Potato pest populations are high in the Northwoods
The Colorado Potato Beetle and Potato Leafhopper have arrived, and their populations are at season highs.
The Colorado Potato Beetle chews leaves to the vein on potato crops, and its numbers are currently high in Wisconsin. Each year, the beetle adults overwinter and lay eggs in May and June. Their young are beginning to mature, and will soon be causing damage to potato crops, especially those already weakened by high temperatures. It’s very important for potato growers to control this first generation early; the second generation later in the summer will be even more disastrous to potato plants if early sightings are left untreated.
The Colorado Potato Beetle can be controlled with abamectin (Agri-Mek, Abba, Reaper, Athena, etc.), chlorantraniliprole (Voliam Xpress), novaluron (Rimon), rynaxypyr (Coragen), spinosad (Blackhawk, Entrust, SpinTor), or spinetoram (Radiant). In the coming week, it is recommended that any of the former products be used as a series of two successive foliar applications, spaced seven to 10 days, but should not exceed the season total maximum active ingredient specified on the label.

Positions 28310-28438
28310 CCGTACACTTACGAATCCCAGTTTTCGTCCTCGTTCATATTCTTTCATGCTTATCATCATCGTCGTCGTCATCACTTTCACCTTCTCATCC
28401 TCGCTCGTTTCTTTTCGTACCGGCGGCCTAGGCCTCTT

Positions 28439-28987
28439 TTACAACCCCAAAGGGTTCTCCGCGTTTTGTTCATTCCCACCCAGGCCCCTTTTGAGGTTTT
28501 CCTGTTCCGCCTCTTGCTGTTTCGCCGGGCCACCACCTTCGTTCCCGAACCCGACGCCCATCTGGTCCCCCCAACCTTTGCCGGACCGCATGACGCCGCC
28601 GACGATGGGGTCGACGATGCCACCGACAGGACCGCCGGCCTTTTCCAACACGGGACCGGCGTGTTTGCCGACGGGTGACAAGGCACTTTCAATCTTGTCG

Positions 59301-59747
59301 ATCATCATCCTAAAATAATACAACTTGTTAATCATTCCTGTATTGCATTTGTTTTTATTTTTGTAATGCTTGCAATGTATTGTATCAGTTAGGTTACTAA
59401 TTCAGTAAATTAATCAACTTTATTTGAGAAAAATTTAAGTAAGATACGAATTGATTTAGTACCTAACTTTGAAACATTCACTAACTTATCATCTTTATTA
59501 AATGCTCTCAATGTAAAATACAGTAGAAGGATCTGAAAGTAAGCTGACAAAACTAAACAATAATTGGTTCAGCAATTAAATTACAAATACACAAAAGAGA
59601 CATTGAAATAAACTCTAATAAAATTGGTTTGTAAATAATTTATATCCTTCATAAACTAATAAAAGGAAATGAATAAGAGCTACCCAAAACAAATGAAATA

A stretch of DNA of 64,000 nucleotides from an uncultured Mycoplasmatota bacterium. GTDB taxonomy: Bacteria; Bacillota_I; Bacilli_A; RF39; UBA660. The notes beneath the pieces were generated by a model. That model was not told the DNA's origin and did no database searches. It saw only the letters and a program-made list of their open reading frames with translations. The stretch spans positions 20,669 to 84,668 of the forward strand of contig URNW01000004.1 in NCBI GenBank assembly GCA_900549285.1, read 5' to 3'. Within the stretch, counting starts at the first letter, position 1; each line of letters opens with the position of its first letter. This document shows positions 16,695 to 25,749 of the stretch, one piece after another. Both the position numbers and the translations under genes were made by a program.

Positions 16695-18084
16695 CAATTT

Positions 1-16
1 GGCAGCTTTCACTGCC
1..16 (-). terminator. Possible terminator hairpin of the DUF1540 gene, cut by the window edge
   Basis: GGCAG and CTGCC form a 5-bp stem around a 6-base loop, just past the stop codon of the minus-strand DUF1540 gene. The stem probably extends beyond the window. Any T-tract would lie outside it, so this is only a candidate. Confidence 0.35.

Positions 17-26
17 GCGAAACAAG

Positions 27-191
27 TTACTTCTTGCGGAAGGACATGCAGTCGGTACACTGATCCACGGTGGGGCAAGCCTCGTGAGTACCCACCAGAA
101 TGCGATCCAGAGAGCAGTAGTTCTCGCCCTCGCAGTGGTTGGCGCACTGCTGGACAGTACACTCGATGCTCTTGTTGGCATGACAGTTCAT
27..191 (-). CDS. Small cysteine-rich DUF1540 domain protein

The Potato Leafhopper sucks sap and nutritious juices from potato plant leaves; this pest does not overwinter in Wisconsin, but arrives each spring, blown in on winds. The strong winds preceding fronts that are continually pushing through the area bring high numbers of traveling leafhoppers, and they will continue to be a prevalent pest all summer. Populations continue to grow after they’ve arrived, and can cause severely stunted growth, leaf yellowing and browning, and even plant death if left uncontrolled. Dinotefuran (Scorpion), carbaryl (Sevin), acetamiprid (Assail), thiamethoxam (Actara, Cruiser), malathion, and imidacloprid (Provado) insecticides can be applied per label directions and UWEx recommendations (found at http://learningstore.uwex.edu/assets/pdfs/A3422.PDF) to control this pest.
For more information, call Horticulture Assistant Marissa Hatlen at the UW-Extension at (715) 365-2750, email [email protected] or visit the lower level of Rhinelander-Oneida County Airport.